• Perceiving the consequences of actions as being dangerous or threatening. These perceptions may or may not be accurate – ie the stress might be beneficial, in preparing for a real danger, or harmful, in creating unnecessary stress
  • Having an inaccurate perception of self
  • Believing one is capable of achieving far too much – setting standards and expectations too high (and therefore falling short of them)
  • Misinterpreting the actions of others so as to discount (ie: not accept) the love and support that is given
  • Not having the skill or knowledge to cope with certain situations, such as not having a rational approach to problem-solving, or conflict resolution, and therefore being unable to cope with problems as they arise




What are you experiencing at this point in time, and how are you, personally, reacting to it? The way in which each individual experiences each snapshot in time, even in very similar situations, is very different. One person may find a situation highly stressful, whilst another may find it stimulating or enjoyable – every reaction is unique. There may be many instant pressures that cause an individual to experience stress, such as:


  • Too many simultaneous demands from different people
  • Environmental stresses, such as noise, cramped conditions, or cluttered surroundings
  • Needs that are being unmet or frustrated
  • The appearance of a threat to survival, self-esteem, or identity
  • Change in patterns of eating, sleeping, time zone, relationships etc…




The need for individual spiritual development has long been recognised by religion. It is only during the last 30 years that psychology has acknowledged the existence of a spiritual side to the individual. Some spiritual causes of stress include:


  • Violation of personal or religious moral code, contravention of accepted group practice, or violation of laws (“sin”)
  • Lack of spiritual development
  • An absence of truth (eg: self-deception and deception of others)
  • The lack of a sense of personal agency – ie that one can influence events – or the failure to recognise and exercise choice
  • Absence of a relationship with God, and lack of forgiveness


Addressing the causes of stress


Once you have identified the causes of your stress, you can then make plans to address them. For example:

Cause of stress Action that can be taken to reduce stress
Need for time of privacy and solitude not being met Find a place and a time of day when you can be on your own, or go on a retreat
Lack of fitness Engage in some sport or fitness activity (may need to consult your doctor)
Unexplained inner feelings of stress Consult a doctor, and perhaps get referral to an appropriate specialist (eg: a counsellor or dietician)
Stressful job circumstances Negotiate different working schedules with your boss
PMT Consult your doctor about available treatments
Lack of skill to resolve conflict or manage demanding workload Attend training courses in assertiveness, conflict resolution or time management

In conclusion


The analysis wheel can be useful in both recognising the causes of stress and in planning how to address them. Each perspective offers a different way of explaining the origins of stress. These perspectives do not necessarily provide ‘either..or’ explanations – they can be complementary and provide different views of the same cause.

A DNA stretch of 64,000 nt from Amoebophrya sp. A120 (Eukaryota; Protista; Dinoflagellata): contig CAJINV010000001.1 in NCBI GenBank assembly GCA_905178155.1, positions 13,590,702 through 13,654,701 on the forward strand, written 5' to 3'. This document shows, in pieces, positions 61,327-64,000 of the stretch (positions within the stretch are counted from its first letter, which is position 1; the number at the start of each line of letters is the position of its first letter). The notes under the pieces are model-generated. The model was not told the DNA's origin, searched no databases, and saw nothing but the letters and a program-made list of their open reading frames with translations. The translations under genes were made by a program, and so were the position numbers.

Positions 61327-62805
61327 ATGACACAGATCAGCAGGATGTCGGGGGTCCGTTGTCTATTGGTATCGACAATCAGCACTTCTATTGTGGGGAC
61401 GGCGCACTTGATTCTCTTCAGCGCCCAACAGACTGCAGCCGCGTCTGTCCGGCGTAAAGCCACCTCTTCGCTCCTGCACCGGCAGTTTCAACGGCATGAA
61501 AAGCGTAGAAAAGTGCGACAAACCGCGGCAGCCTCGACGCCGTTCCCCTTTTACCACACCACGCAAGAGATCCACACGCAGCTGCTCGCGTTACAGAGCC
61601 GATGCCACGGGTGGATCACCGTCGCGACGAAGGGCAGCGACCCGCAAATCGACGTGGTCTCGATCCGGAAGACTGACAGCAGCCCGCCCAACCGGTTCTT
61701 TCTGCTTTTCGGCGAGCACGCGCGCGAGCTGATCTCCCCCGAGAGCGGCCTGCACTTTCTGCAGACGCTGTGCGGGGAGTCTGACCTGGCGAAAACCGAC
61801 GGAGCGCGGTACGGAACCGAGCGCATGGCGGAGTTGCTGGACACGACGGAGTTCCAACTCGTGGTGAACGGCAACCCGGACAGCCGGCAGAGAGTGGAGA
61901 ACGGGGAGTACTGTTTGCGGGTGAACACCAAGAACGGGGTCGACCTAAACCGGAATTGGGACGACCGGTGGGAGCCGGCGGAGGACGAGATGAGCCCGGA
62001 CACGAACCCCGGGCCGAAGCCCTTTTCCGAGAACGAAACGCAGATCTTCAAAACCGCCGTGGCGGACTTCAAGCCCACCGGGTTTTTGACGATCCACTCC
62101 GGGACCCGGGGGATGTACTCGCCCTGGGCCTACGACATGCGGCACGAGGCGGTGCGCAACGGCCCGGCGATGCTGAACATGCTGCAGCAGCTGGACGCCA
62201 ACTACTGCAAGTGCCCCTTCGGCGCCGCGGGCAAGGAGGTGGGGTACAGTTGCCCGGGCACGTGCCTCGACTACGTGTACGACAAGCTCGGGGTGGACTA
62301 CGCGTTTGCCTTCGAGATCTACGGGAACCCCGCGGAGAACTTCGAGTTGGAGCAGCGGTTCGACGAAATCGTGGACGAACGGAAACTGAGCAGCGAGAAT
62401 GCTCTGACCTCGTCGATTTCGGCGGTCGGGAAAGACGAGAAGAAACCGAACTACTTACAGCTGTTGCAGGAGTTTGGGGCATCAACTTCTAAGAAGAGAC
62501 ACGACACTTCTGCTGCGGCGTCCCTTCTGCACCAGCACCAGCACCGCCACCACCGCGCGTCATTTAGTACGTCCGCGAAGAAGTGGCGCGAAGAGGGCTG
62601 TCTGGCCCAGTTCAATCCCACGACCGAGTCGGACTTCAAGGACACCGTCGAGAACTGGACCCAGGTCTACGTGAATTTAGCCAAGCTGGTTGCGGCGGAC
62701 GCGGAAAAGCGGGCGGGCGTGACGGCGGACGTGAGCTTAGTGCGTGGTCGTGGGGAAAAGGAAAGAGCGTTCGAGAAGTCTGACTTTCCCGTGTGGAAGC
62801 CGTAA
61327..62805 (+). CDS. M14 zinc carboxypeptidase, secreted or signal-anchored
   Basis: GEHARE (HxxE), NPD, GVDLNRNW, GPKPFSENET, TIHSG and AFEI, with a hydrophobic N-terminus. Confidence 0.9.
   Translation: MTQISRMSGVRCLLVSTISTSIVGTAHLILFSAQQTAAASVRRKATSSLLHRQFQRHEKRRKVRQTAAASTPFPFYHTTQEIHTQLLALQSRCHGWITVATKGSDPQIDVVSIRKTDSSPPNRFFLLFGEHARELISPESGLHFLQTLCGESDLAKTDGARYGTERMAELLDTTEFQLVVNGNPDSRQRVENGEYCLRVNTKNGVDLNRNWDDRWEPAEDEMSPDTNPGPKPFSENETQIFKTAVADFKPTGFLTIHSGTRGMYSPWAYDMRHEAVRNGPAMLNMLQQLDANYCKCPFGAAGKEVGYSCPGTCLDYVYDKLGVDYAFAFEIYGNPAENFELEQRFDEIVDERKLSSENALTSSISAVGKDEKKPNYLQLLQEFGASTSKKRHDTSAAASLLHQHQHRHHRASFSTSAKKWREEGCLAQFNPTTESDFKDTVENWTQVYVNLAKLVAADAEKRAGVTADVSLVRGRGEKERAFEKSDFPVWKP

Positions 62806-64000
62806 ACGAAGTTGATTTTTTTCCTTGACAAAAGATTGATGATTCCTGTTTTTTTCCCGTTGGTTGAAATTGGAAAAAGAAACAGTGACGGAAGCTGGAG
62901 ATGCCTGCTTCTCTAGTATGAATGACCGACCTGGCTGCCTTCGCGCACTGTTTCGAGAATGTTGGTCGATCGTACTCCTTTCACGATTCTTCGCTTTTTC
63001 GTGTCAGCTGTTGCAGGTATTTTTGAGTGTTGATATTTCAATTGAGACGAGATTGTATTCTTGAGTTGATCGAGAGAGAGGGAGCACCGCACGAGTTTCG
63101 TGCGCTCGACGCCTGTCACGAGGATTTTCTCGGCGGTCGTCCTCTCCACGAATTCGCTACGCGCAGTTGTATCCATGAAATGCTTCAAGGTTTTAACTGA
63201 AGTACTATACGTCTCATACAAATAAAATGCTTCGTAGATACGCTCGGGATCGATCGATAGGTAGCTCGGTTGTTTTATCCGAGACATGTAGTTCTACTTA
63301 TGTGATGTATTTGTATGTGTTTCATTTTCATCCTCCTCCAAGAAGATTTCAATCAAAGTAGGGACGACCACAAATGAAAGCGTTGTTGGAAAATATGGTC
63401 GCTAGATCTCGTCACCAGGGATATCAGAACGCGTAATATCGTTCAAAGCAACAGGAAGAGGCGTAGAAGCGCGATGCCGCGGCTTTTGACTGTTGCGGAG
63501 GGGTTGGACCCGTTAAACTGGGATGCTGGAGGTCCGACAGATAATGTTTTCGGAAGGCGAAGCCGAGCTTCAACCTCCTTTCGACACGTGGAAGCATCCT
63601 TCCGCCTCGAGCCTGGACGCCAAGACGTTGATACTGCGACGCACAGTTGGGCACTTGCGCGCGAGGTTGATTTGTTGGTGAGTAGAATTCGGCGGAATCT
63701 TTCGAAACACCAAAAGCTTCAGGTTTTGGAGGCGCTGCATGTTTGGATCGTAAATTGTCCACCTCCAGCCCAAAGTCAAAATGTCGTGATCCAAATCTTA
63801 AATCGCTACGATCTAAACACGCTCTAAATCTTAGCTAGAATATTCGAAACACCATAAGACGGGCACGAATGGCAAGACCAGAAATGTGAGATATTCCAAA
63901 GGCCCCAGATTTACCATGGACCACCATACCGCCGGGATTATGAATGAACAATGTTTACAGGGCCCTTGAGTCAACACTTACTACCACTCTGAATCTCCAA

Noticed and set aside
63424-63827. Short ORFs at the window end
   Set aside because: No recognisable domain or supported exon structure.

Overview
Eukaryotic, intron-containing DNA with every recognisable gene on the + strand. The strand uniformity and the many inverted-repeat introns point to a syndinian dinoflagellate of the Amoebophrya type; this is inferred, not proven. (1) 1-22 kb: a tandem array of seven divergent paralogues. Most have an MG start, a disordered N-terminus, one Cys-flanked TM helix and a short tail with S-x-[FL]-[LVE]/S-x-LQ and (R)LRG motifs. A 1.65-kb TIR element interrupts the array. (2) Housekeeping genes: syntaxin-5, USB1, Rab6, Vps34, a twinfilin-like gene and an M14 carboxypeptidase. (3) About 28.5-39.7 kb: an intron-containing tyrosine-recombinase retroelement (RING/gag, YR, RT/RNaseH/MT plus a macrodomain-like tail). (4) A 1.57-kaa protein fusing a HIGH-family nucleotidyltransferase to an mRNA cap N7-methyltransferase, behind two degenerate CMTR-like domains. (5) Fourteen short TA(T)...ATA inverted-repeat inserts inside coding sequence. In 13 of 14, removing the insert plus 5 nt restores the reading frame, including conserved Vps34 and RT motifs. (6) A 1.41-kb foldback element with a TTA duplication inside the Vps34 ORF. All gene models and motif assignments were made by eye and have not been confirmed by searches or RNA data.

For example, if someone is looking after a large number of children, and finding it stressful, the different perspectives might offer complentary explanations:


  • From a psychodynamic point of view, the children may be invoking unpleasant memories from childhood (say, of being bullied by a large group of children), and defence mechanisms try to suppress those memories and feelings (to keep them out of conscious awareness)
  • From an experiential point of view, the person may be an introvert, and find lots of external demands difficult to cope with
  • From a rational point of view, the person may be fearful that they are not going to be able to cope
  • From a biological point of view, there may be chemical imbalances in the brain that cause the individual unpleasant feelings in such situations
  • From a social point of view, there may be little support from other people to help the person through a difficult period, or a lack of skill in dealing with large groups of children
  • From a spiritual point of view, the individual is unable to find an inner peace, and is in inner turmoil. This then ‘resonates’ with the chaos in the world around


Whilst these explanations are different, they are not totally independent. In fact, they may well be integrated or intertwined. (This can perhaps be likened to several strands of spaghetti on the same plate – you cannot alter one without moving the whole plateful). For example:


  • The person, naturally an extrovert, may have become introverted as a result of bullying in childhood
  • The inner preference for extroversion is in conflict with a self-perception of introversion, which may be contributing to a lack of inner peace
  • The person is fearful that they are not going to cope because they know they do not have inner peace
  • The individual feelings of not coping may also be based in past feelings that he/she did not cope well when being bullied in childhood
  • There might be a relationship between the defence mechanisms formed whilst being bullied, and chemical imbalances in the brain
  • Because the individual is behaving in an introvert manner, a network of friends to provide support has not been built up


When you read books on stress management, bear the analysis wheel in mind. Ask yourself whether the book is considering stress from a number of perspectives, or whether it is focussing on just one. For example, a book on stress that focuses on physical fitness and diet is using (primarily) the biological perspective. For some people, whose causes of stress lie primarily in biological causes, such a book is very useful. But if your stress is rooted in social or psychodynamic causes, taking a biological approach to managing stress is going to be of limited benefit.



The stages involved in managing stress are:

  • Recognising the symptoms of stress
  • Identifying the causes
  • Taking action to address the causes and thereby reduce the symptoms
  • Where necessary, taking interim steps to relieve the symptoms until the underlying causes have been addressed

It can help you to identify the causes and solutions of stress by using the analysis wheel (right).